After a much-needed break from blogging, I’m back at it with one more nominee for the 14-15 South Carolina Children’s Book Award, Escape from Mr. Lemoncello’s Library by Chris Grabenstein. (In case you’re wondering, I’ve now read ten of the nominees. Halfway there!)
It took me a little while to get into Escape from Mr. Lemoncello’s Library, but, once I did, I didn’t want to put the book down. (I imagine that most library/book nerds will be able to relate.) It reminded me of The Gollywhopper Games by Jody Feldman and my absolute favorite children’s book, Charlie and the Chocolate Factory by Roald Dahl. (Even the characters in the book recognize the similarities between their situation and Charlie Bucket’s adventures in Willy Wonka’s candy factory.) While the kids in this book are competing for a fantastic prize, they’re also learning a lot about the power of books, their new (and totally unbelievable) town library, and how to work as a team.
Kyle Keeley loves games of all kinds, and his favorites are the creations of the amazing Luigi Lemoncello, an eccentric genius who just happened to grow up in Kyle’s hometown.
Kyle’s town has been without a public library for years, but everyone is excited that a new library is about to open–and that excitement only grows when it’s revealed that Mr. Lemoncello himself designed the new building. Kyle is sure that the library is awesome–even though he doesn’t like to read all that much–and he is determined to be one of the first people to see just how cool it is.
An essay contest will determine which twelve seventh-graders are invited to a lock-in at the new library. Even though Kyle’s essay efforts are a bit rough, he is selected to spend the night in the greatest library the world has ever known! Filled with holograms, a Wonder Dome with changing scenes overhead, hover ladders that reach the highest shelves, state-of-the-art technology, and books galore, the library is more than any of the kids ever dreamed…and so is the contest that led them here.
When the lock-in is over, these twelve kids are presented with the opportunity of a lifetime. They may extend their stay and play the most exciting game of their lives, Escape from Mr. Lemoncello’s Library! Whoever finds the escape route from the library within the next twenty-four hours becomes Mr. Lemoncello’s spokesperson for all of his gaming products! Kyle doesn’t even need to think about whether or not he’ll stay. (Not everyone feels the same.) This is more than he ever dreamed of, and he’s in it to win it. (He’s not the only one.)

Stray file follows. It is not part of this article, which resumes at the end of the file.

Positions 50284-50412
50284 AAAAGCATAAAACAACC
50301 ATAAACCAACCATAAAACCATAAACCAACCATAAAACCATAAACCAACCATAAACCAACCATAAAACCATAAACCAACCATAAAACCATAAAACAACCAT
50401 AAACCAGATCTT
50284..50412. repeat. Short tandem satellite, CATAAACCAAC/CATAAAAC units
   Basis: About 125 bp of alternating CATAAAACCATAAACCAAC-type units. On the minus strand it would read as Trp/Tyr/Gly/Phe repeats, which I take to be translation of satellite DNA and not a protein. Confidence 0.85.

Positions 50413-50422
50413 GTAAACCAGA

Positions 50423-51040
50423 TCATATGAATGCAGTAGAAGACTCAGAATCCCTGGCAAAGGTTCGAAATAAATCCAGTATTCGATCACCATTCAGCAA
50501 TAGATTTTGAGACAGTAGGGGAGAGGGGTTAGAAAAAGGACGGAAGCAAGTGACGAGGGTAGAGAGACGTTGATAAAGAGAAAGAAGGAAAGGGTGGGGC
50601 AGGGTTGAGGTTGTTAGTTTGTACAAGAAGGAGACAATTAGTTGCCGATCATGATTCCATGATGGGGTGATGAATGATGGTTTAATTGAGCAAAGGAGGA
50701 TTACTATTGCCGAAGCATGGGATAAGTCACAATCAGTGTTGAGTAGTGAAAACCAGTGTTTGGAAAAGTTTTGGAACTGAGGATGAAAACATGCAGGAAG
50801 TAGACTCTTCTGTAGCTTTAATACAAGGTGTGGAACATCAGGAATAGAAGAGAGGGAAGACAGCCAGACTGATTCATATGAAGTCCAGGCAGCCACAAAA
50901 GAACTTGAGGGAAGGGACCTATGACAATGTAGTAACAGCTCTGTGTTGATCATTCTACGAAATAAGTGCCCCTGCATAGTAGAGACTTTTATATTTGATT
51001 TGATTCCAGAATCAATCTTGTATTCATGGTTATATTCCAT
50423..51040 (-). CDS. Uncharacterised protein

During this exciting day, Kyle teams up with some friends–old and new–and uses knowledge of books, the library, games, and Mr. Lemoncello himself to find a way out of this most unusual library. Will they be able to escape from Mr. Lemoncello’s Library before time runs out? Before someone else beats them to it? And what will they learn along the way?
Play the game along with Kyle and company and see if you can figure out how to Escape from Mr. Lemoncello’s Library!
As thrilled as I am that this book is a Children’s Book Award nominee for my state, I honestly believe that many adults will appreciate this book more than younger readers will. Escape from Mr. Lemoncello’s Library is filled to the brim with literary allusions, and part of the fun of reading it–at least for me–was thinking about the books or authors that the characters were alluding to. I don’t know if many of my students are well-read enough to pick up on all of these tidbits…but their teachers may be. (This could result in a giggle or two if teachers–or librarians–decide to use this book as a read-aloud…which I recommend.)
Like the character of Kyle Keeley, I predict that many kids who read this book will find themselves making a list of books they need to read. From Sherlock Holmes to Harry Potter to the works of Dr. Seuss, Kyle encountered many wonderful stories in the library, stories full of fun and adventure that added to his enjoyment of his experiences in the library. Kyle wasn’t much of a reader before this contest, but that definitely changed in a very short time.
I think librarians who read this book will likely be insanely jealous of Mr. Lemoncello’s fantastic library. I know I am. I imagine many of us would have libraries like this one if we were blessed with unlimited funds. (If I ever win the lottery, I may just make this happen in my town. Of course, one does have to play the lottery to win it.)
It might be kind of fun to have students who read this book come up with a design for their own dream library. I wonder what they would include. Probably something very different from what I envision, but this could be an intriguing–and informative–activity with interested students. (This would be a creative way to see how we could improve library programs. We may not be able to build new buildings, but we can always do something.)
Escape from Mr. Lemoncello’s Library is a captivating read that illuminates the power of books, libraries, teamwork, and fun in learning. It is a must-read for all who love children’s literature and those who believe that libraries–and librarians–can truly change lives.